Ooi contemplated getting more cats because she had not completely let go of their “first baby”. However, one cat always leads to another. After chancing upon Dawn and Aki, she was more than happy to welcome the two new Maine Coons to the family because “they reminded me of Hansem”. The couple now have three Maine Coons and one American Shorthair.

Are they concerned about their pets mingling too freely with strangers?

“We certainly do. But we believe those who patronise our café are also cat lovers, so they must know how to treat the animals.”

Customers are welcome to bring their pets to Catonomy as well, as the restaurant is not limited to just cats. But there are precautions they should heed before stepping into the café, such as removing their shoes and sanitising their hands. “We do what we can to make sure the environment is safe for our cats.”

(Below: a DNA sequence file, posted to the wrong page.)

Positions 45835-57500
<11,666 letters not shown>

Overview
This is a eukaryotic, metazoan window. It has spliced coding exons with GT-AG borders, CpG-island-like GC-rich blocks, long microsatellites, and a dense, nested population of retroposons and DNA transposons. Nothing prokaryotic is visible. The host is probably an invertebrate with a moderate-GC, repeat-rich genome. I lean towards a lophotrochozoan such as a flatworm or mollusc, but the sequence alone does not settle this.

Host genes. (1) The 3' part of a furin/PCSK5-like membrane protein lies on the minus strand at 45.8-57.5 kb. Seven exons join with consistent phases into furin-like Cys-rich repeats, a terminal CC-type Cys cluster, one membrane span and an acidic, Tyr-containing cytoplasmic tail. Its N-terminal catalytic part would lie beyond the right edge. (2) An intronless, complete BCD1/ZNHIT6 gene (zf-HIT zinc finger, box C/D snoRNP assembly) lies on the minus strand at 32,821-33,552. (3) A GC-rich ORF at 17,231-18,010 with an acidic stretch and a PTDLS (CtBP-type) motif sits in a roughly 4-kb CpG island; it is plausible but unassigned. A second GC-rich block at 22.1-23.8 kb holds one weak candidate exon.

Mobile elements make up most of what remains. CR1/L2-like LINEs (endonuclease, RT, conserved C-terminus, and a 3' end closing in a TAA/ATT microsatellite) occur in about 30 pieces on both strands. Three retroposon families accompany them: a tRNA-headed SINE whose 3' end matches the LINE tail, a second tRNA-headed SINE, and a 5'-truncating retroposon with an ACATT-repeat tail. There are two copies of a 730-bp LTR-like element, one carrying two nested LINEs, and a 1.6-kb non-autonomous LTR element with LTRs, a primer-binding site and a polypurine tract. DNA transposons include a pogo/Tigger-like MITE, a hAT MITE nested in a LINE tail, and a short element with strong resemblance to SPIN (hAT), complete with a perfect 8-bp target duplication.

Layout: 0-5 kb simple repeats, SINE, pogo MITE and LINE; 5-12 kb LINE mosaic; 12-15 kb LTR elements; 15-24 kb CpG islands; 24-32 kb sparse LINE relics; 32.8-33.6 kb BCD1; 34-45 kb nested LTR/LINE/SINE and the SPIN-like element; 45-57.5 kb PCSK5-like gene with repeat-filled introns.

Ooi and Tan took a huge risk by quitting their jobs to run their own business, but have no regrets and feel optimistic about Catonomy. It is everything they have ever dreamt of — getting to spend most of their time hanging out with their beloved fluffy tribe comprising Dawn, Aki, Colby and Fu while building a community of individuals who share similar interests.


117A Victoria Street, George Town, Penang. Daily, 11am-9.30pm; closed on Mon.